Do I have to get a divorce? 1 Answers as of April 12, 2011

We were living together for pretty much 10 years. We have two children together. We have never been married officially, never signed anything at the courthouse or anything. The only thing we have done is filed taxes for the past 4 years as married. It isn't working out anymore and he moved out. Do we have to get a divorce according to the state of Texas?

Ask a Local Attorney. 100% Anonymous. Free Answers.

Free Case Evaluation by a Local Lawyer: Click here
Reeves Law Firm, P.C.
Reeves Law Firm, P.C. | Roy L. Reeves
Based strictly on what you have said, yes. However, as with all things in the law, there is analysis to be done and the answer may not be so exact. While Texas recognizes "common law marriage" there is no such thing as common law divorce.

The two of you lived together in Texas. You held yourself out as married (signed tax returns claiming married status). The only step missing is the "intent to be married". That one is a little quirky. There is evidence you intended to be married - you signed joint filing married tax returns. That may or may not be enough in and by itself, proving intent is a difficult thing. So, do you have to file for a divorce . . . maybe. The more poignant question is why would you want to establish the marriage, or do you? I would highly recommend the two of you get custody orders in place.

This will save a lot of problems in the future. If you are getting orders for custody and support of the children, tossing in divorce language is simple, particularly if the two of you have divided your assets. Which brings me back to the point of "why would you want to prove the marriage?" If there is a marriage, then money earned during the marriage is community property (including retirement accounts or other deferred compensation). Is either party seeking to get half of the other's retirement? If so, then plead common law marriage and seek the divorce with division of the property.

Okay, this last one is a little important to the analysis. While there is no common law divorce in Texas, there is a Statute of Limitations to prove the existence of a common law marriage. No one can plea to establish a common law marriage unless it occurs not later than 2 years from the date the parties cease living together. In other words, if you do not plea for the marriage to exist, after 2 years it is presumed it did not exist. (This is directly related to the "intent" element.) Think of it this way, there are three parts to a common law marriage in Texas: (1) lived together inside Texas; (2) held yourselves out to the public as a married couple (other people would be justified in thinking you are married due to comments, claims, or the manner the two of you act); and (3) the two of you both intended to be married.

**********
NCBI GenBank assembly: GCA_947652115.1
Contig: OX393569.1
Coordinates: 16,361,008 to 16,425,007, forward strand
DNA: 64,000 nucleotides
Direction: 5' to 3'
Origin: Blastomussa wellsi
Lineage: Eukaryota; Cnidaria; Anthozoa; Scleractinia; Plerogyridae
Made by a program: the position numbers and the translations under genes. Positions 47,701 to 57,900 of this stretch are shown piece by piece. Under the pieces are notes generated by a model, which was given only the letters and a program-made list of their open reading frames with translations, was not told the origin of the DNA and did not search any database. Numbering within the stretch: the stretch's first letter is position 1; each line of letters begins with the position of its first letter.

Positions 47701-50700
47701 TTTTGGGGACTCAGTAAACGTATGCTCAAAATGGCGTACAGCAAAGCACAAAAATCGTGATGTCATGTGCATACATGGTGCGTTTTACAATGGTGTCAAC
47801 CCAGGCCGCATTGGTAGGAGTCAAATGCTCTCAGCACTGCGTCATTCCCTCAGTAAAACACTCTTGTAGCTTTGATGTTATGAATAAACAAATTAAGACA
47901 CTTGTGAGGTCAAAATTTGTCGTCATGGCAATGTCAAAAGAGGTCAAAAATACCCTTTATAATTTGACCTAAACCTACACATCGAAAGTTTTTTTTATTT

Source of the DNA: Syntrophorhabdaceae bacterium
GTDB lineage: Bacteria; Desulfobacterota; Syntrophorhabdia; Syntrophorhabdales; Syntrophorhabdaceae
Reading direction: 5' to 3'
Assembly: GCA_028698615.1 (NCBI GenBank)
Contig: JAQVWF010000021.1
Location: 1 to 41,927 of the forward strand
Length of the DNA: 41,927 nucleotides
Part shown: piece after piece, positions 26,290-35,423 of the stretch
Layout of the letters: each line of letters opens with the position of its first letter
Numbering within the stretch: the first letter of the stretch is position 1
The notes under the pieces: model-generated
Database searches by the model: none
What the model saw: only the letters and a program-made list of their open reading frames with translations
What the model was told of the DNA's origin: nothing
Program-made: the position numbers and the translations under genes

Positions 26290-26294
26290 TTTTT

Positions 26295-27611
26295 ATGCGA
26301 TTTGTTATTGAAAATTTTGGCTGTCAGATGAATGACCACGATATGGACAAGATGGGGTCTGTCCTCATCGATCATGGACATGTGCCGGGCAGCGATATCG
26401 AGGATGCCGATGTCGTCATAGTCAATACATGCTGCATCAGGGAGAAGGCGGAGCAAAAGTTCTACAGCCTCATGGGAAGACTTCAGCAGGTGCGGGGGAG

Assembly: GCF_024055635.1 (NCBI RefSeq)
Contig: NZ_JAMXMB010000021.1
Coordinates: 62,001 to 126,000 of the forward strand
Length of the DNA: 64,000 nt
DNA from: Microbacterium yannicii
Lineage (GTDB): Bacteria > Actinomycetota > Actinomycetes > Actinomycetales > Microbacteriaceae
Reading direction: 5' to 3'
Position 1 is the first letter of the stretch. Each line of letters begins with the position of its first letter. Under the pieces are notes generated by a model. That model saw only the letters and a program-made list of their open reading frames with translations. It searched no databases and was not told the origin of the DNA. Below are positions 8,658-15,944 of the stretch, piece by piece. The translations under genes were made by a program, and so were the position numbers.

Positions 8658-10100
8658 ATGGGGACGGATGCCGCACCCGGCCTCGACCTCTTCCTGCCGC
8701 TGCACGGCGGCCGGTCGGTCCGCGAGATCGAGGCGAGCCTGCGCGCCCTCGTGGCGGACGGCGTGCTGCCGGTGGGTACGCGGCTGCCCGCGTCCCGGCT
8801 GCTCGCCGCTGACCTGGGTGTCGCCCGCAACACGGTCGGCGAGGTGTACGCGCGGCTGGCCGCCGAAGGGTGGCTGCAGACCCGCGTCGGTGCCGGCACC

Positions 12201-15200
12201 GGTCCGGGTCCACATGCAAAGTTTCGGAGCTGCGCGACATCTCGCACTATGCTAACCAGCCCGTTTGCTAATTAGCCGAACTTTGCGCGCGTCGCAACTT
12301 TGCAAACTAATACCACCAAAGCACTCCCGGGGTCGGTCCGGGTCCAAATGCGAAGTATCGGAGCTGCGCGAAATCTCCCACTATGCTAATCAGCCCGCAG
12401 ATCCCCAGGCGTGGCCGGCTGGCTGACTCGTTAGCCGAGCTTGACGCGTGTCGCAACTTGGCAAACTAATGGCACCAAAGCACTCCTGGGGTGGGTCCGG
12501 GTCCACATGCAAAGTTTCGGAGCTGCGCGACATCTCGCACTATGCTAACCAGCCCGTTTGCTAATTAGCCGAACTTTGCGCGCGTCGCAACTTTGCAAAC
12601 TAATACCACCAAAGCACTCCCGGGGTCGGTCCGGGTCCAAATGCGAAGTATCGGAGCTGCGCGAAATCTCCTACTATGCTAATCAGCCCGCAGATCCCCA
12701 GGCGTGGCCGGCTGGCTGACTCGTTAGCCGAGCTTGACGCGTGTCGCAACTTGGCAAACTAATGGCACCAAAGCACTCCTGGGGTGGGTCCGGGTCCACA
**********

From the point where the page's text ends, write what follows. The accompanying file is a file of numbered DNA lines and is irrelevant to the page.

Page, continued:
Element number 1 is the easiest to meet and prove. Element number 2 is pretty easy to meet and prove - it it not what you or your former significant other intended the public to believe, it is what a reasonable person seeing the facts would believe. Filing joint tax returns, putting each other on insurance policies (medical is the most likely but it could be as simple as car insurance), assuming the other's last name (a dead give away of both elements 2 and 3) or something as simple as introducing one another to friends, co-workers, colleagues as a husband/wife/"my old man" or "my old woman" etc. Element 3 is a present intent element - in other words, if he proposed and you accepted but never followed through, that is evidence of a "future intent" a plan to marry in the future. It is not conclusive, but it is very strong evidence of future intent, not present intent.

The intent by the way, has to be mutual. Marriage is a contract, contract needs at least two parties with a common goal. Keep in mind the elements are not mutually exclusive. That is to say, evidence of element 2 (your joint tax returns) is pretty strong evidence of element 2 but it is also evidence of elements 1 and 3. Now back to the Statute of Limitations issue - the law assumes that if there was an intent to be married, someone will appear before a court within 2 years to try to establish such fact, and if not, then it is evidence (negative evidence if you will) that there was no intent to be married. Again, intent must be mutual and in this circumstance, there is a mutual showing of no intent.

So, to answer your question, you must first ask if there is anything to gain by proving the marriage, and ask yourself if he will want to prove the marriage at some point. If so, then get the divorce over now and get child custody and support orders at the same time. Otherwise, it is still beneficial to declare and divide when you get custody/support orders, it is at least cost effective - you never know when one of you may win the lottery.
Answer Applies to: Texas
Replied: 4/12/2011
Click to View More Answers: